• In a separate bowl; measure 4-1/2 cups of sugar. Set aside. (Do not try to lessen the amount of sugar, jelly will fail) If you want a lower sugar jelly there is pectin for no or low-sugar jams/jellies.
  • Stir 1 box pectin into juice. (I use Sure Jell)
  • Add 1/2 teaspoon butter (it reduces foaming)
  • Bring to a full rolling boil on high heat. Stir constantly. ( A rolling boil is defined as a boil that will not stop bubbling when stirred)
  • Quickly stir in the sugar you set aside earlier. Return it to a full rolling boil and boil exactly 1 minute. Continue to stir constantly.
  • Remove from heat.
  • Skim off foam.
  • Ladle into sterilized jars.
  • Process in a water bath for 5 minutes.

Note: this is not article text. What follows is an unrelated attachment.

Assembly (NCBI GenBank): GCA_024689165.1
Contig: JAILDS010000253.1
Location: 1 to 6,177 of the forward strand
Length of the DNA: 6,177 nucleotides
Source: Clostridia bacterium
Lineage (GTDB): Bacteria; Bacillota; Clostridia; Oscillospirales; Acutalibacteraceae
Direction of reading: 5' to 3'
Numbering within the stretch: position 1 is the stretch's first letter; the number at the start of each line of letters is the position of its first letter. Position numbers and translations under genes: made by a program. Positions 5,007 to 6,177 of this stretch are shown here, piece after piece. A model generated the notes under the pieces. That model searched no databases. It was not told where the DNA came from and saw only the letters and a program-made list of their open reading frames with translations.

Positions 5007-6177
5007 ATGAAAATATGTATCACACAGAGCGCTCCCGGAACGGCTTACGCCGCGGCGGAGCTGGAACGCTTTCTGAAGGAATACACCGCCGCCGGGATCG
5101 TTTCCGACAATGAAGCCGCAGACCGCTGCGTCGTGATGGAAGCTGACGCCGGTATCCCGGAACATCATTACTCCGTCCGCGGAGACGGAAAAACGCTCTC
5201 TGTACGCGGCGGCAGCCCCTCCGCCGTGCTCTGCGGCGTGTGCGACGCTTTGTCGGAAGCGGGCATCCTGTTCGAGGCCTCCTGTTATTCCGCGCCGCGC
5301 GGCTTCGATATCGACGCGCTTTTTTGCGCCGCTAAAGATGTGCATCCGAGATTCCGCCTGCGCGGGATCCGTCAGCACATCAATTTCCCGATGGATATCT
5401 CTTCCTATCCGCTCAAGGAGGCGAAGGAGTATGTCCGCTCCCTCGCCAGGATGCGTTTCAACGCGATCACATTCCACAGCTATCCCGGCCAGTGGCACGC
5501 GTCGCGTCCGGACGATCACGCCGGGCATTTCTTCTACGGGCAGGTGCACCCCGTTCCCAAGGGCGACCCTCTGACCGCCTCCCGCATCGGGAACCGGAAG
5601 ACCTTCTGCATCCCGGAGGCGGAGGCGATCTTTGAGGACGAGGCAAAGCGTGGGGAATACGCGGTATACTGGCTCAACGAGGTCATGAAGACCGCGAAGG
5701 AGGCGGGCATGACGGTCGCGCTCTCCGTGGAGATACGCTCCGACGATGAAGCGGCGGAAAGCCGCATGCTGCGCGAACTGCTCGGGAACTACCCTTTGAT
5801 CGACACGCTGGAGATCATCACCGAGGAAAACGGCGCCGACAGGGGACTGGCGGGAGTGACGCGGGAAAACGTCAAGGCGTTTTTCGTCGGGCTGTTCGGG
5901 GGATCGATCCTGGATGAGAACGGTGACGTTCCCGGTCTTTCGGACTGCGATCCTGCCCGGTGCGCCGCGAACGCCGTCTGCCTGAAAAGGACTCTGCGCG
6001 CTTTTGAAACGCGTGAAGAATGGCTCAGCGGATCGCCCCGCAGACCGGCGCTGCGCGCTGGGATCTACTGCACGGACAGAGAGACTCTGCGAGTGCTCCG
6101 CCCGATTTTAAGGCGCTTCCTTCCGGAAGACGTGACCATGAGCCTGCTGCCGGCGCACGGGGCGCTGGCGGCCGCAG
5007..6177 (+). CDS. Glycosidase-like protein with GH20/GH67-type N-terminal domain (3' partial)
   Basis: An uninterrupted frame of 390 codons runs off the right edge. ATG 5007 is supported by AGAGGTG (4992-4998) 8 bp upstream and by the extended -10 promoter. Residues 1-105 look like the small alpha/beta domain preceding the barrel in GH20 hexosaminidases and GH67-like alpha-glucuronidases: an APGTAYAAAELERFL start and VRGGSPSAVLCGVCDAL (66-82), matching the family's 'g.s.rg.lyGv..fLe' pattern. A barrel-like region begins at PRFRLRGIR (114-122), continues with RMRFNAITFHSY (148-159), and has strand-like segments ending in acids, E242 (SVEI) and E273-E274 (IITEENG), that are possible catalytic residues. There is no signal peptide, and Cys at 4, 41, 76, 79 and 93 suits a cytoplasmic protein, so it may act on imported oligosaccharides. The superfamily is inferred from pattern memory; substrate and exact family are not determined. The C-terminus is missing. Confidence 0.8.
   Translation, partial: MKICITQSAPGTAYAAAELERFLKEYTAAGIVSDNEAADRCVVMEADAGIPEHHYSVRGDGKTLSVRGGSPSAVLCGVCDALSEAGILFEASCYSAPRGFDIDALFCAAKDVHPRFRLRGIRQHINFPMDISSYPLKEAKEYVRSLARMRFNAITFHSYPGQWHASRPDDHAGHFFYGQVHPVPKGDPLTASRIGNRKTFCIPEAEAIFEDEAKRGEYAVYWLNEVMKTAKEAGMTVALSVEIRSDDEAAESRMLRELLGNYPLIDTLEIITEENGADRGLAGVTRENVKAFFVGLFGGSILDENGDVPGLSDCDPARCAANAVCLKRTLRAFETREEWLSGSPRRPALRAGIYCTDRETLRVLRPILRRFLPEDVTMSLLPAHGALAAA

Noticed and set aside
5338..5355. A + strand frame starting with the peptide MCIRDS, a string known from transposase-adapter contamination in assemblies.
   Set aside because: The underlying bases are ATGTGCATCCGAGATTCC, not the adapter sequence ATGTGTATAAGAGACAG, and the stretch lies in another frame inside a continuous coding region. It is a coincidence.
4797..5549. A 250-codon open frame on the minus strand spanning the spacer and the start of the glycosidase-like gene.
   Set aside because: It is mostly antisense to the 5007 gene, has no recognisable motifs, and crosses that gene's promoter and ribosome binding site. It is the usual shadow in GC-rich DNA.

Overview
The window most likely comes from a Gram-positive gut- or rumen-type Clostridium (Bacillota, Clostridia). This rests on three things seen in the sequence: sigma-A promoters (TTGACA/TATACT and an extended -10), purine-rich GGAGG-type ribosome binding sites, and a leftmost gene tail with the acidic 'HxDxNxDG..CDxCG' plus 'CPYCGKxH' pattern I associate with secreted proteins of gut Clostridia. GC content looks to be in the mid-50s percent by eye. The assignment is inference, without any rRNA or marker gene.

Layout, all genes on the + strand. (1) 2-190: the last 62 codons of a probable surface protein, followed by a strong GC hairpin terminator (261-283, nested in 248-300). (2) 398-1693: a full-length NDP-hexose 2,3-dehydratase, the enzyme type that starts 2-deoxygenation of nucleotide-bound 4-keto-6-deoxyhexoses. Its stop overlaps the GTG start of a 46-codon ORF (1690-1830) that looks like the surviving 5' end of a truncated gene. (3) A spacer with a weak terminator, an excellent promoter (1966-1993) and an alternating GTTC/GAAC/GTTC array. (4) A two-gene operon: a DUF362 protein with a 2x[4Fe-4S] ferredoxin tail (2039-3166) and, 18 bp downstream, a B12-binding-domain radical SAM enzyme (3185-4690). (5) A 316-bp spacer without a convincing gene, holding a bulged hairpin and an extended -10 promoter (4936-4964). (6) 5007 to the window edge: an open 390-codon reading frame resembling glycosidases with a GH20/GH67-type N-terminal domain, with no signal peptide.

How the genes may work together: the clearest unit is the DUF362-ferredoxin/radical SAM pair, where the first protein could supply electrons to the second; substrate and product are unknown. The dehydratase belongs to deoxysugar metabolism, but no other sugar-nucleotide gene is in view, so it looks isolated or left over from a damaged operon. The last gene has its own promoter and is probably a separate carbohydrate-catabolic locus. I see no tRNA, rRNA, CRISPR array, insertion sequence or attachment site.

Thursday, December 8, 2016

image-courtesy-of-winnond-at-freedigitalphotos-net



Meal-Planning For the Farmstead/Homestead Family

  • Our great-grandma's planned their menu from what they had growing in their gardens.
  • One of the best ways to save money at the grocery store is to grow and preserve as much food as possible.
  • Why not serve a simple meal of freshly baked bread, and a bowl of homemade soup for a meal rather than spending your money on a meal made of processed food.
  • Meals are more special and healthier when all the ingredients come from your own organically, no chemicals used, garden then from the gourmet section of your local super market. Research the cuisines of other cultures this will help you make better choices of what to grow in your garden. We American are all familiar with the corn, peas, carrots, and green beans, why not branch out & try kale, rutabaga, Swiss chard, winter squash or anything that may be new to you.